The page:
1. Real-time AI Indexing Services with Milvus in Kubernetes Clusters


    To set up a real-time AI indexing service with Milvus on a Kubernetes cluster using Pulumi, you would need to follow these steps:

    1. Provision a Kubernetes cluster on a cloud provider of your choice (AWS, GCP, Azure, etc.).
    2. Install and configure necessary Kubernetes resources like Deployments, Services, and StatefulSets for Milvus.
    3. Deploy Milvus, which may involve custom resource definitions (CRDs) for specific Milvus components.

    For this explanation, I'll show you how to create a Kubernetes cluster using Pulumi and Azure (since Pulumi supports various cloud providers), although the specifics for setting up Milvus would be similar for any cloud.

    First, we'll create a Kubernetes cluster using Pulumi's azure-native provider. Then, we will define Kubernetes resources for deploying Milvus; this may involve using another Pulumi package, pulumi_kubernetes, which allows us to work with Kubernetes objects.


    • Pulumi CLI installed and configured.
    • Access to an Azure cloud account and credentials configured for Pulumi.
    • Milvus Kubernetes YAML configurations (not shown in this example).

    Program Overview:

    The following Pulumi Python program will achieve these goals:

    • Provision an Azure Kubernetes cluster.
    • Define a Kubernetes namespace for the Milvus services.
    • Placeholder comments for where you would define Kubernetes resources to deploy Milvus.

    Let's begin by writing a Pulumi program:

    import pulumi import pulumi_azure_native as azure_native from pulumi_azure_native import resources, containerservice import pulumi_kubernetes as kubernetes # First, we create a resource group if it doesn't already exist. resource_group = resources.ResourceGroup('milvus-rg') # Now let's provision an Azure Kubernetes Service (AKS) cluster. aks_cluster = containerservice.ManagedCluster( 'milvus-aks-cluster', resource_group_name=resource_group.name, agent_pool_profiles=[{ 'count': 3, 'vm_size': 'Standard_DS2_v2', 'mode': 'System', 'name': 'agentpool' }], dns_prefix='milvus-k8s', enable_rbac=True, # Enable Kubernetes RBAC for the cluster kubernetes_version='1.20.7', linux_profile={ 'adminUsername': 'adminuser', 'ssh': { 'publicKeys': [{ 'keyData': 'ssh-rsa AAAAB3NzaC1yc2EAAAADAQABAAABAQCf...' # Replace with your SSH public key }] } }, identity={ 'type': 'SystemAssigned' } ) # We need the `kubeconfig` to connect to the AKS cluster. creds = pulumi.Output.all(resource_group.name, aks_cluster.name).apply( lambda args: containerservice.list_managed_cluster_user_credentials( resource_group_name=args[0], resource_name=args[1] ) ) kubeconfig = creds.kubeconfigs[0].value.apply(lambda enc: enc.decode('utf-8')) # With the `kubeconfig`, we can use Pulumi's Kubernetes provider to interact with the AKS cluster. k8s_provider = kubernetes.Provider('k8s-provider', kubeconfig=kubeconfig) # Next, we'll create a Kubernetes Namespace for Milvus. milvus_namespace = kubernetes.core.v1.Namespace( 'milvus-namespace', metadata={ 'name': 'milvus' }, opts=pulumi.ResourceOptions(provider=k8s_provider) ) # TODO: Define the Kubernetes resources (Deployments, Services, StatefulSets, etc.) for Milvus here. # You will use `milvus_namespace.metadata['name']` as the namespace for each resource. # Placeholder for Milvus deployment - You'd use the configurations as described in Milvus docs. # milvus_deployment = ... # Placeholder for Milvus service - You'd use the configurations as described in Milvus docs. # milvus_service = ... # If you need to install CRDs or other resources for Milvus to operate, you can use Pulumi to deploy those as well. # milvus_crd = ... # Stack exports pulumi.export('kubeconfig', kubeconfig) pulumi.export('resource_group_name', resource_group.name) pulumi.export('aks_cluster_name', aks_cluster.name)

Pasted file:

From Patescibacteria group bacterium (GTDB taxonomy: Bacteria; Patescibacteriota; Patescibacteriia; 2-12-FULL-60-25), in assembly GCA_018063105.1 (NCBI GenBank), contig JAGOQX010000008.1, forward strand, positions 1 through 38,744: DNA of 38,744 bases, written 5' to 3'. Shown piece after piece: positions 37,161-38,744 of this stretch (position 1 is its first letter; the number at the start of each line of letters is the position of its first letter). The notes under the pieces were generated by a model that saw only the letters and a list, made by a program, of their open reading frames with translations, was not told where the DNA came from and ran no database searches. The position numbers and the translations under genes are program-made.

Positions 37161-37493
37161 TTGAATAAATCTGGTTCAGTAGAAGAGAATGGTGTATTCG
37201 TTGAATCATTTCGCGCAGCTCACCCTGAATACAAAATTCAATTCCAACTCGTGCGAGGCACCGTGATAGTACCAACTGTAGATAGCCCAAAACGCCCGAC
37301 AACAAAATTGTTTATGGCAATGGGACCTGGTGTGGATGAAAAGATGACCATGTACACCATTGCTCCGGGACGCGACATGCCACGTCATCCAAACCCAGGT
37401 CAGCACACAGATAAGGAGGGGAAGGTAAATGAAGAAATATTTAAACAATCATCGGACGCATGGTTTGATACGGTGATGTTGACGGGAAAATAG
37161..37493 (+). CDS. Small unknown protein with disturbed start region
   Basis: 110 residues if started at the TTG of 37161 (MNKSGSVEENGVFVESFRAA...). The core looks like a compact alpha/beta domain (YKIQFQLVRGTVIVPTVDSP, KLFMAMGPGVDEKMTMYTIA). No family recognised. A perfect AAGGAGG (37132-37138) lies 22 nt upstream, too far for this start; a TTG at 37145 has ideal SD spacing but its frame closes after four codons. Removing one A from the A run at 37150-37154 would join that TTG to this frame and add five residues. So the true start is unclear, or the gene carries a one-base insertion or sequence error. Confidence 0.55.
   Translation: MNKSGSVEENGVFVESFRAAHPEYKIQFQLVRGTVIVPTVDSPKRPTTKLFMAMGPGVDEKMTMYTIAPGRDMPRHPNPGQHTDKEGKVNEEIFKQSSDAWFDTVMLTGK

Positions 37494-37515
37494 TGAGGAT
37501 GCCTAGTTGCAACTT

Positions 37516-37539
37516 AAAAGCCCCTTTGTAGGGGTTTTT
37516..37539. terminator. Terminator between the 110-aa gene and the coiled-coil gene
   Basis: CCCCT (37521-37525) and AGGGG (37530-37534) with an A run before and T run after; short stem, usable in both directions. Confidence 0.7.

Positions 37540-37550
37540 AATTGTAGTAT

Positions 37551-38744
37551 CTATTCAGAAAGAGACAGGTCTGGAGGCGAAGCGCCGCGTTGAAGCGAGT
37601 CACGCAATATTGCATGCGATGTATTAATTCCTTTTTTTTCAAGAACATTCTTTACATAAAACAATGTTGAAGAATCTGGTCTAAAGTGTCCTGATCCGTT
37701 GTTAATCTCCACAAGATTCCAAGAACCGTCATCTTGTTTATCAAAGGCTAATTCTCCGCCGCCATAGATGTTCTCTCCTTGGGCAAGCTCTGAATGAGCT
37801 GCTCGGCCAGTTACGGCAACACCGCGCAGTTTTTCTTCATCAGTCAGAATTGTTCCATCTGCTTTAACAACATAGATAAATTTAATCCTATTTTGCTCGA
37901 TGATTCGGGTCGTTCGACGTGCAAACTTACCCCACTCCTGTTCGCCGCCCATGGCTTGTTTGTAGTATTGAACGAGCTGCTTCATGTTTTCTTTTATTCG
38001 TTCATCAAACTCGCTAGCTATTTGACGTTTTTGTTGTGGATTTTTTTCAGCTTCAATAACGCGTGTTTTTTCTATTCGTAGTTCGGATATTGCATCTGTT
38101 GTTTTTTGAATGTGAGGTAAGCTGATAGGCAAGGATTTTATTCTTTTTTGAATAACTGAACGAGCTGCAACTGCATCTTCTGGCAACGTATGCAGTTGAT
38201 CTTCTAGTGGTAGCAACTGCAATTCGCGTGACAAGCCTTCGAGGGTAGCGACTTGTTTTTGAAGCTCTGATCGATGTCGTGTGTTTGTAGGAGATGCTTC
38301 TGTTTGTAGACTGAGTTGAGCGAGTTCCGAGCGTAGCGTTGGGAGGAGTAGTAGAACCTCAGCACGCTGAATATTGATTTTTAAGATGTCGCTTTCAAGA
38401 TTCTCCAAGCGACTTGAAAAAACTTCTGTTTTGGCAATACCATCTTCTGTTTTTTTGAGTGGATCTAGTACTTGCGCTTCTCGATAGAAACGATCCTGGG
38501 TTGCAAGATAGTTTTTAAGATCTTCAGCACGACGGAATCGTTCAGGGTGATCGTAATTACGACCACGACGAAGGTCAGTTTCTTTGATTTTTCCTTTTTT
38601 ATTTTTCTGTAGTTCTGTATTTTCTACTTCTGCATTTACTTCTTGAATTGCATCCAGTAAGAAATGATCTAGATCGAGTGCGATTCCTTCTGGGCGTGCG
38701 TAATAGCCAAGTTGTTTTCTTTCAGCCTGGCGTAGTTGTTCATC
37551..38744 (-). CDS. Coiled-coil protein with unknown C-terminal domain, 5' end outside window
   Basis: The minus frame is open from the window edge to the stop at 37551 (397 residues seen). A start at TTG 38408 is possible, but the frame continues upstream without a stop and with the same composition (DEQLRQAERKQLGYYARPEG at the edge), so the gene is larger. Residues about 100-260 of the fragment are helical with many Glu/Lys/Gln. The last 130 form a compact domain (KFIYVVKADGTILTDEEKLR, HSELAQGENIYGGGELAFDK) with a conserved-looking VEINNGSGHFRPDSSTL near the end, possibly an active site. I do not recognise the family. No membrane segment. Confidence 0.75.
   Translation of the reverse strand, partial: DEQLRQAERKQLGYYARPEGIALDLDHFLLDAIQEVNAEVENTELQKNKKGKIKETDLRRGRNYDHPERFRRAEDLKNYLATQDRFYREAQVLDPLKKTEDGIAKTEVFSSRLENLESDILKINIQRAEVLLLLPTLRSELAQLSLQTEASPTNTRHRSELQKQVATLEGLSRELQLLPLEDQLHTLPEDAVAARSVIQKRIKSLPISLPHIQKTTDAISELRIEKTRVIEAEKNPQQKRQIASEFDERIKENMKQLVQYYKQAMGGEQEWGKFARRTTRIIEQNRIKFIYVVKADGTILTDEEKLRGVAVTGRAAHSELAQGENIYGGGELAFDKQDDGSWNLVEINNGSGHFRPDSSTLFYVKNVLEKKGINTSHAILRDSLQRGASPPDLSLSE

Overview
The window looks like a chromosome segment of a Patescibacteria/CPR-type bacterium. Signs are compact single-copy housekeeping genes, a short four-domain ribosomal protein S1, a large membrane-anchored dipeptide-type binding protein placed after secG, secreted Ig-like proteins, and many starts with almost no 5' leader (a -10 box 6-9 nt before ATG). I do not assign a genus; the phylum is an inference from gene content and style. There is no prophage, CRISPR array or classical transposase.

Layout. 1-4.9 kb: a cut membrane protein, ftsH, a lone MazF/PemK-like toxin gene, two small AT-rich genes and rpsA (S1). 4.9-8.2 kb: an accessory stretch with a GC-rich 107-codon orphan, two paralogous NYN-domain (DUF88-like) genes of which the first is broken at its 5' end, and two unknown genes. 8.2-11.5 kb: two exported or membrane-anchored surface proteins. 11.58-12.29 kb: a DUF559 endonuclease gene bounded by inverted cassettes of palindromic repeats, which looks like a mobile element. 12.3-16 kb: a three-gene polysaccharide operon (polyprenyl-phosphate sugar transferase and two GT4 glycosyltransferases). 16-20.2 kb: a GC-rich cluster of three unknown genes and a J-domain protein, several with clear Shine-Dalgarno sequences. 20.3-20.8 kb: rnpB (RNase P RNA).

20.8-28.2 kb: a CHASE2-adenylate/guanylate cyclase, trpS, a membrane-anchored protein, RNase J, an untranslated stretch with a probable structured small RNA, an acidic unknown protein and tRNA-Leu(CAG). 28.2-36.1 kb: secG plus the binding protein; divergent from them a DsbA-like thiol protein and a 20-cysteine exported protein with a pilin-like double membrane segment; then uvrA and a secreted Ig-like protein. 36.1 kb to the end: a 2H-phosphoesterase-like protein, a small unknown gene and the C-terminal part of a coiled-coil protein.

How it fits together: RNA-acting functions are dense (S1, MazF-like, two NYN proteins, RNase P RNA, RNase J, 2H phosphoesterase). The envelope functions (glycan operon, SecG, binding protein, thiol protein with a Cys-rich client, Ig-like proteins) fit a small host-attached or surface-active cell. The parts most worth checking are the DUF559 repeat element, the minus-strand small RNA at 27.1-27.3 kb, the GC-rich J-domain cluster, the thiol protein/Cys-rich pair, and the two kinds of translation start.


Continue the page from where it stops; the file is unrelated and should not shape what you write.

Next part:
In the above program:

    • We create an Azure resource group that will hold our AKS cluster.
    • We provision an AKS cluster with a system-assigned identity and enable RBAC.
    • We extract the kubeconfig file from the provisioned AKS cluster which allows us to communicate with the cluster programmatically.
    • We create a Kubernetes provider instance that is used to communicate with the AKS cluster.
    • We create a Kubernetes namespace dedicated to Milvus services.
    • We provide placeholders where you would define the Kubernetes resources needed by Milvus. These will be created based on the YAML files provided by Milvus or customized according to your needs.
    • We export the kubeconfig file and names of the created resources which can be useful if you want to interact with the AKS cluster using kubectl or other tools.

    Note that the actual Milvus deployment (marked as TODO in the code) requires specific details that are beyond the scope of this example. You will need to replace the placeholders with actual Pulumi Kubernetes resource definitions that correspond to Milvus's YAML configurations.

    Remember, this is a basic setup. Depending on your requirements, the creation of the AKS cluster and the Milvus deployment may involve additional steps like configuring persistent storage, setting up network policies, etc. Be sure to consult the Milvus documentation and customize the Kubernetes resource definitions as needed.